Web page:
My Queer Life: Prom Queen
|by Michael Thomas Ford|
Spring is traditionally the time for high schools across the country to hold that most agonizing of teenage experiencesthe senior prom. As planning committees perfect the art of making tissue paper roses and fight over choosing "The Times of Our Lives" or "An End and a Beginning" as the theme, girls fret about what to wear and boys wonder if theyll get lucky.
Things were a little more agonizing than usual this year for 18-year-old Charles Rice, a senior at Taylor High School in Pierson, Florida. Charles, who is gay, not only had to worry about what to wear, he had to be concerned with dancing in heels. Putting a new twist on an old theme, Charles attended his prom in full drag, which featured a stunning red satin evening gown and rhinestone accessories.
Not surprisingly, this did not go unnoticed. When Charless plans were first announced, school officials told him he would be barred from the event "for his own protection," even though he had appeared in drag at several school functions before with no negative results. They later reversed the decision when Rice threatened legal action.
When I read about Charles, I found myself thinking back to my own high school days, when Carla Becker wore a tuxedo to the prom. Carla, who played left field on the softball team and wore her hair in the prototypical dyke haircut of long in back and short all around, brought as her date a femme who came in the traditional gaudy dress with too many bows and too-big hair. The two of them danced the night away to the sounds of "Ive Had the Time of My Life" while everyone applauded their individuality, never once considering that they might be more than gal pals poking fun at prom culture.
I didnt get to see Carla and her date in person. Being the school fag, I didnt find things like dances to be wonderful opportunities for social interaction. Even though some of my female friends begged me to go with them to save them from other, less-appealing options, I opted to stay home and think about how much above it all I was. But I heard about it afterwards in a long, breathless phone call from my friend Rebecca, who recounted what everyone was wearing and just how slutty Mary Lou Ackerby looked after shed given John Kernans head in the parking lot and came back with her lipstick smeared and an oil stain on her dress.
I did get a chance to experience a prom first hand, but it wasnt until my sophomore year in college, when my friend Leslie invited me to be her date to the spring formal. This was a big deal at our little religious college. It was to be held on a boat that sailed around New York, and it would feature music, if not dancing and alcohol, both of which were forbidden to us. Making it even more festive, Leslie and I were double dating with my friend James and a young woman named Vickie.
Now, James and I assumed that Leslie and Vickie knew we were both gay. After all, wed hung around with them for two years, and even though the word had never been uttered aloud (Christian colleges being the originators of the "dont ask, dont tell" policy) we thought the situation was fairly clear. In our minds, the evening was simply one of four friends hanging out together and having a good time.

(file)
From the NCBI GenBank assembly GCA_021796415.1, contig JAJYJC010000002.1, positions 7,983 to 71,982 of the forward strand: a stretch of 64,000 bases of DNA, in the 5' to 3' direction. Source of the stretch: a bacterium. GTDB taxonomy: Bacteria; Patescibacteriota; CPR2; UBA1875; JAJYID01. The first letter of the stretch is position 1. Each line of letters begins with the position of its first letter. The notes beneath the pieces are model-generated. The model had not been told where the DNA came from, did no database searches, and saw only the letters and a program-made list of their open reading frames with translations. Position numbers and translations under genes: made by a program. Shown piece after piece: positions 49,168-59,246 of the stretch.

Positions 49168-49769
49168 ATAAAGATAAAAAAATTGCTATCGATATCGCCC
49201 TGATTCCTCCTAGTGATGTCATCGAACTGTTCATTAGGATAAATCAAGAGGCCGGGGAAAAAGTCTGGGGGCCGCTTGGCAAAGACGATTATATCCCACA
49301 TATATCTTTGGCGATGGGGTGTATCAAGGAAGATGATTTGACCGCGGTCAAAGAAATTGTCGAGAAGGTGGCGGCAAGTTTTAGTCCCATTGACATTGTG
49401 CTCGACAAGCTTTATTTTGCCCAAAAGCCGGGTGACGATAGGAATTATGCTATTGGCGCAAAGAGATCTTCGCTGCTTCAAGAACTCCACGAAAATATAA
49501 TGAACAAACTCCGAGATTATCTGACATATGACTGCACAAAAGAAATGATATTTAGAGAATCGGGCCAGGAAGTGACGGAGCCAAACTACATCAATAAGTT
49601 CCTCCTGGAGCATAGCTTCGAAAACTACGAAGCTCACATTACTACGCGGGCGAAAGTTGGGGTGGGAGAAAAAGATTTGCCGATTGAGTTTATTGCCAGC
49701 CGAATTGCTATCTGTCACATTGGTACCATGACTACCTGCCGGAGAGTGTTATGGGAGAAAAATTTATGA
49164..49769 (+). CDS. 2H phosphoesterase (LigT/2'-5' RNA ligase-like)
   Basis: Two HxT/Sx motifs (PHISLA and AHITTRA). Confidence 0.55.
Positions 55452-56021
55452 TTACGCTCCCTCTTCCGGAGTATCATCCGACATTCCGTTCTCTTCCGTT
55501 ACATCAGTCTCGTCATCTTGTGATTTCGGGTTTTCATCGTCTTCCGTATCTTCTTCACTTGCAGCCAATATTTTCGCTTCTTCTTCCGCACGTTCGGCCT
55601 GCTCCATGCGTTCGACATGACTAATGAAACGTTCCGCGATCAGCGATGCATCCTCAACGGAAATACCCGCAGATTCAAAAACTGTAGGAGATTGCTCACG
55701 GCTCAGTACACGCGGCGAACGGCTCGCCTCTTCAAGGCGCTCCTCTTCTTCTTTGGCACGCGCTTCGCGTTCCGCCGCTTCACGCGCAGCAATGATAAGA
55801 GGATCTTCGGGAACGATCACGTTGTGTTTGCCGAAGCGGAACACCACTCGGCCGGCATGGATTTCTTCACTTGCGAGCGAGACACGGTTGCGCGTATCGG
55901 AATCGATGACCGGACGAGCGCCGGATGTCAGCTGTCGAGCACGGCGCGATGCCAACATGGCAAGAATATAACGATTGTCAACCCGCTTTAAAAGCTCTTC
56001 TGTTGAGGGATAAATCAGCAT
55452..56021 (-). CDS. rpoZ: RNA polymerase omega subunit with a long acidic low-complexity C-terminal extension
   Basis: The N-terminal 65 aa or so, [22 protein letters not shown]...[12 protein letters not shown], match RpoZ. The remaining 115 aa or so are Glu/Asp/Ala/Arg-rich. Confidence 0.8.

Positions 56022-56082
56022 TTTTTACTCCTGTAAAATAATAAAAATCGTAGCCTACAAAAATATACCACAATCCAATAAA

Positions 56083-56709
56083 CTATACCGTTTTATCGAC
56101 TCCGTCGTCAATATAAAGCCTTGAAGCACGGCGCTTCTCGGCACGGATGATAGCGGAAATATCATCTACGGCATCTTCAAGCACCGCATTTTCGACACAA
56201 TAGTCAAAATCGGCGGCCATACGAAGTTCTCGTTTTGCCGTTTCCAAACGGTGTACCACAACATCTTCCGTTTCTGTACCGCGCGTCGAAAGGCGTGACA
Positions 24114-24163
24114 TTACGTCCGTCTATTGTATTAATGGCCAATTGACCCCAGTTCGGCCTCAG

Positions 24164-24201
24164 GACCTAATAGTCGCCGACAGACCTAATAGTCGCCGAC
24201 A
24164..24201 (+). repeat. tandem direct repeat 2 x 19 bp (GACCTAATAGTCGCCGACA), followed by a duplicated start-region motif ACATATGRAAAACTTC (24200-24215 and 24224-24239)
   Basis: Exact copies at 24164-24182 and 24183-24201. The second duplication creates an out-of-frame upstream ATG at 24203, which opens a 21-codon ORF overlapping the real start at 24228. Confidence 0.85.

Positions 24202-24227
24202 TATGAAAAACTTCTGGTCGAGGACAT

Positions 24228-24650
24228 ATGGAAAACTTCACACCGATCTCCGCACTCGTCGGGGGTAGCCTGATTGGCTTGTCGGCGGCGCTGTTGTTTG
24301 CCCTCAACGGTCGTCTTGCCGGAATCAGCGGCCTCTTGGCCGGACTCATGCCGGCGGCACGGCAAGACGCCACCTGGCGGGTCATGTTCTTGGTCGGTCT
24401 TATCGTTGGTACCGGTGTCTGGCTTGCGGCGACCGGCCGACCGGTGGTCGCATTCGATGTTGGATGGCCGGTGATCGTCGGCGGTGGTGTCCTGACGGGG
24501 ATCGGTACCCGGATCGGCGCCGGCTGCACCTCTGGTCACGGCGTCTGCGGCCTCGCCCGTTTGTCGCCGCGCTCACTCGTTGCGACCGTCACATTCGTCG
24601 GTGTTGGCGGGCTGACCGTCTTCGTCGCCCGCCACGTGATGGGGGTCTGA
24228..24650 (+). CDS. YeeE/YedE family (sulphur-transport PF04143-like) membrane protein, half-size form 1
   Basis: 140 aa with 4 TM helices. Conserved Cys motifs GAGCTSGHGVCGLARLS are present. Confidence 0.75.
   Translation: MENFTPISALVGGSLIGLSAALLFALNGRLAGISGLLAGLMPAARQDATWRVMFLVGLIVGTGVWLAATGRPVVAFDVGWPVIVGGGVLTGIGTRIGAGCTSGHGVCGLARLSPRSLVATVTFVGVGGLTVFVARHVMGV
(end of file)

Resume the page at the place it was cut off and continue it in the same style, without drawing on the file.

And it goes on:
We were wrong. As it turned out, Leslie and Vickie indeed thought we were on dates. Real dates. With hand-holding and kissing and things to tell their mothers about later. This realization hit us when at one point in the evening James grabbed Vickies stunning beaded bag and started doing his best Marilyn Monroe impression. When I joined in on the chorus of "Diamonds Are a Girls Best Friend," the confused expressions on the girls faces caused me to declare an emergency planning session with James in the mens room.
"What do you mean they dont know?" he said, shocked, when I voiced my suspicions. "How could they not know. I mean, I complimented Leslie on her shoes, for heavens sake. How many straight guys would do that?"
There really wasnt anything we could do about the situation except see it through, so we went back to the table and tried to continue on as if nothing were out of the ordinary. Except that something was out of the ordinary, and all of us felt it. Now that I knew Leslie thought we were on an actual date, I felt like it was high school all over again. I did not belong on that boat, and I did not want to be there. To make things even worse, the man I had a heartbreaking crush on was there with his girlfriend, looking as handsome as could be in his tux only a few tables away. As Leslie took little disinterested bites of cheesecake, I imagined dancing with the object of my obsession and feeling his big hands on my back.
The rest of the event is something of a blur of strained conversation, nervous laughter, and an awkward ride home. Back at the dorms, as I said goodnight to Leslie, I fumbled with my words while she looked at her feet. Then, perhaps in a last ditch effort to salvage her vision of what the night should have been, she kissed me. It was a restrained romantic effort, wanting to be something more than it could be, and when it was over we quickly went our separate ways.
I might never have had my prom fantasy come true, but I love thinking of Charles Rice dancing the night away, the lights flashing off his rhinestones as he laughed and enjoyed himself with his friends. Im proud of himand of all the openly gay young people out therefor being who they are. And I hope at the end of the night, he got kissed by the man of his dreams.
Michael Thomas Fords new book, Thats Mr. Faggot to You, will be invading stores shortly. He welcomes e-mail at Shopiltee@aol.com.
LETTERS From CAMP Rehoboth, Vol. 9, No. 4, May 7, 1999